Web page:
The NPSA alert required all patients to be issued with a copy of their treatment plan, which should contain details of drug doses and frequencies. Community pharmacists can use these treatment plans and patient-held records as a way of finding out what medicines are needed.
It may be that community pharmacists will be asked to dispense and counsel chemotherapy patients. This could present some training issues as oral anticancer medicines are quite specialised.
Pharmacists should be aware of counselling patients on the safe handling and storage of anticancer medicines and of common side effects of chemotherapy such as sickness and diarrhoea, mouth problems, hair loss, skin side-effects and bone marrow suppression.
The frequency and severity of these side-effects will vary between drug regimens, making access to the regimen protocol (which contains advice on management of side-effects) vital.
Pharmacists should counsel patients receiving anticancer medicines to be particularly aware of symptoms of infection such as sore throat, raised temperature, pain passing urine, cough or breathlessness. Patients with bone marrow suppression can often develop serious infections with only slightly raised temperature.
As well as traditional cytotoxic medicines, many new anticancer medicines act in novel ways, such as targeting epidermal growth factor receptor (EGFR) for example. Erlotinib (Tarceva) in lung cancer or tyrosine kinases e.g. imatinib (Glivec(r)) in CML work in this way.
These newer agents have different side-effect profiles, such as severe skin reactions, which need specialist management. Side-effects are part of the treatment with anticancer medicine and to be expected, patients need to be well informed and supported to manage these side-effects. As well as specific drug-related advice, community pharmacists are in an ideal position to reinforce lifestyle advice (see box ‘Lifestyle advice for patients on anticancer medicines’).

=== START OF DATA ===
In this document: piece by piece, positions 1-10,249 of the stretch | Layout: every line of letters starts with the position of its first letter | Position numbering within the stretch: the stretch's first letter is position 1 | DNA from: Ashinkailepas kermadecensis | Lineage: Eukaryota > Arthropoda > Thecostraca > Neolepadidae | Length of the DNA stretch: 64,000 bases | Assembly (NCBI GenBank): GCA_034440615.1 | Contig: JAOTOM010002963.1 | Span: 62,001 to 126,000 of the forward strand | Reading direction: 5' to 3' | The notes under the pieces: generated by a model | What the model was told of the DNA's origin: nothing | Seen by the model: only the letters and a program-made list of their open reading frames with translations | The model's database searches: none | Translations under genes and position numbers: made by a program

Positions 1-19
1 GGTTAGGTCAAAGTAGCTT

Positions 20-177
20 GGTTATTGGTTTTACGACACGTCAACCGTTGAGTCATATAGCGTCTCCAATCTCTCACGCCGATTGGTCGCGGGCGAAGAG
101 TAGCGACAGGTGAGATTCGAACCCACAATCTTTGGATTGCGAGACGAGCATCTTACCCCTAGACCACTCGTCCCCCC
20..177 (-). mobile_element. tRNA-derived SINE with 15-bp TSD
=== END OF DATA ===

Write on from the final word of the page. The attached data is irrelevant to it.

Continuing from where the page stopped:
Lifestyle advice for patients on anticancer medicines
Sources of information
We can see that is useful for the average community pharmacist to have some knowledge of how common cancers are treated and, more importantly, how they can help cancer patients.
When managing cancer patients it is not expected that community pharmacists should become experts in cancer medicines, but rather that they are able to apply their skills as medicines experts to help cancer patients.
Indeed, oncology pharmacy is a well-developed speciality within hospital pharmacy. The British Oncology Pharmacy Association has over 1,400 members and recently established a Faculty of Cancer Pharmacy within the College of Pharmacy Practice to accredit its members.
Part of the challenge for the community pharmacist is knowing where to look to get quick information on cancer patients’ medicines. The BNF, while an admirable source of medicines information, is not very helpful when it comes to cancer treatments.
This is because most chemotherapy regimens are given as combinations of drugs with doses often very different from those quoted in the BNF. Following its safety alert into oral chemotherapy, the NPSA has recognised this and is working with the BNF to update sections 8.1 and 8.2 to provide more useful information.
The Cancerbackup website (www.cancerbackup.org.uk/Treatments) provides some excellent patient information sheets on combination regimens. Your local hospital trust or Cancer Network will have regimen protocols for all the drugs in use.
My own organisation has published the Oral Anticancer Medicine Handbook, which offers a quick reference guide to oral chemotherapy and oral anticancer medicines, including advice on safe prescribing, handling and administration.
There is an increasing policy move for cancer patients to be treated in primary care, which means community pharmacists will be asked to provide pharmaceutical care. It is not expected that community pharmacists become experts in anticancer medicines but they should know where to look and who to ask for information and guidance on these medicines.
Steve Williamson is Consultant Pharmacist in Cancer Services at Northumbria Healthcare and North of England Cancer Network.